The Great Christmas Fair Drive pt.1: Do you wanna build a snowman...?

I know it’s still 41 days until Christmas, but I also know that a lot of schools will be thinking about Christmas Fairs and what each class can do to raise money that is so desperately needed for silly things like books and pencils.  


So, in a rather fleeting blog post this week (I have essays to write, articles to critique, and dogs to bathe - if anyone has Instagram success tips, please tweet me!), I present the first of three tried and tested methods of fundraising that not only engage children but also teach them a thing or two.


Melting Snowmen - English, Maths, Science and DT (a little)
(Festive Tiffin Treats)


These delicious chocolate treats are a simple, no-bake recipe that look adorable and taste amazing.  Plus, there’s a little bit of fruit in them so you can say they are healthy!


To make 2 snowmen, you will need:


For the tiffin:
  • 50g chocolate
  • 1 tsp butter
  • 1 digestive biscuit
  • 30g dried fruit


For the covering:
  • 20g marzipan
  • 30g white fondant icing
  • 4 small chocolate beans
  • 1 strawberry lace
  • Dark writing icing for the eyes/nose
  • White/clear icing for glue


Equipment:
  • Rolling pin
  • Mat for rolling icing/marzipan
  • Icing sugar (to prevent sticking)
  • 68mm cookie cutter (round)
  • 2 cupcake cases
  • Jam
  • Cupcake tin
  • Microwaveable bowl.


Method:
  1. Melt chocolate - 20-30 seconds in microwave (800w) - stir, repeat until smooth.
  2. Break digestive biscuit into small pieces, no bigger than a thumbnail, and add to melted chocolate.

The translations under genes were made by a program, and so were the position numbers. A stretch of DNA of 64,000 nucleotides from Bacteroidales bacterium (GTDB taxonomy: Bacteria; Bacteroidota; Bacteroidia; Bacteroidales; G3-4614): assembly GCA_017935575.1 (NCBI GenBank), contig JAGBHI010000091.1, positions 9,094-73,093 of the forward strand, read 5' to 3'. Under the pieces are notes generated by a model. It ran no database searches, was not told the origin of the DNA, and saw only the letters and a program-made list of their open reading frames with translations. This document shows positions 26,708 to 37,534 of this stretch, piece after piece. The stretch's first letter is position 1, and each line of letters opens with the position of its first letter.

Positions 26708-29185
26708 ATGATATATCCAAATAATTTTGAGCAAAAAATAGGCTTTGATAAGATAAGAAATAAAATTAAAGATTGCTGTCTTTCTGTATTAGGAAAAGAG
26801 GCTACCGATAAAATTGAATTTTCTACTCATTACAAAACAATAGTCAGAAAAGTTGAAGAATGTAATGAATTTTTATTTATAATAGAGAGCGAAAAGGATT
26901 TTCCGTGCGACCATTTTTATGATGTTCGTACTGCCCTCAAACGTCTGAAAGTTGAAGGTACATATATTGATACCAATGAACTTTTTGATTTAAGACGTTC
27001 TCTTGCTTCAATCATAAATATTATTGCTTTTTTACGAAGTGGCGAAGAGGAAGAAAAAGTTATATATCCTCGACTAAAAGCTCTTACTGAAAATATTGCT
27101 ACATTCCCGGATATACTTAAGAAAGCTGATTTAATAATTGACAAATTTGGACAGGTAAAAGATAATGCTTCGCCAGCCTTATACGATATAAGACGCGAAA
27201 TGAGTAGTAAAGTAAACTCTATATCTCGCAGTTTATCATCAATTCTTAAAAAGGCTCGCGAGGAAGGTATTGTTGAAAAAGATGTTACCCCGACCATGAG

3. Stir in the fruit.
  4. Mix until everything is completely covered in chocolate.
  5. Place cupcake cases into cupcake tin.
  6. Divide the mixture between the two cases and press down with a spoon to flatten.
  7. Divide marzipan into two equal parts.
  8. Roll marzipan into a small ball and flatten with fingers until it covers the top of the tiffin.
  9. Place marzipan on top of the tiffin and press to secure.
  10. Roll out the icing and cut 2 circles with the cookie cutter.
  11. Place a circle of icing on top of the marzipan, glueing down with a little bit of jam.
  12. Roll the remaining icing into 2 balls.
  13. Dot clear icing onto the middle of the tiffin and glue one ball onto each piece.
  14. Wrap ½ a strawberry lace around the ball allowing the end to rest. Trim if necessary.
  15. Draw on eyes and mouth with dark writing icing.
  16. Use clear icing to glue on a chocolate bean nose and two chocolate bean buttons.


Do not refrigerate!



The English lesson:
Everybody gets bored when it comes to procedural writing.  How many times can you write sandwich instructions for a robot to follow?  I mean seriously. So, there are options here.  


You can have the children bake-along with you as you display the original instructions.  Insist they make notes as they go. They then have to write their own instructions based on those notes.  So far, so bland.



So why not watch a couple of YouTube clips of some very different chefs?  I like to use omelette recipe videos by Deliah Smith and Jamie Oliver.  Both are experts but both are vastly different.  It is a great way to test out success criteria for procedural writing and to show the difference between formal and informal writing/presentation (it also shows children how easy it is to make an omelette).  Watch both videos a couple of times and make notes with the children on the language and style. Then allow the children to choose a style for their own procedural writing. 


 As a bonus, have some of these written up for display (instant display, with photos of the baking) and you have your Christmas Fair environment sorted as well as the goods to sell!


The Maths lesson:
This recipe is for 2 snowmen.  To make sure you have enough ingredients for the whole class, you need to scale it up.  That’s multiplication. Have the children work out how much of each ingredient they would need to make 60 snowmen (30 children, 2 snowmen each).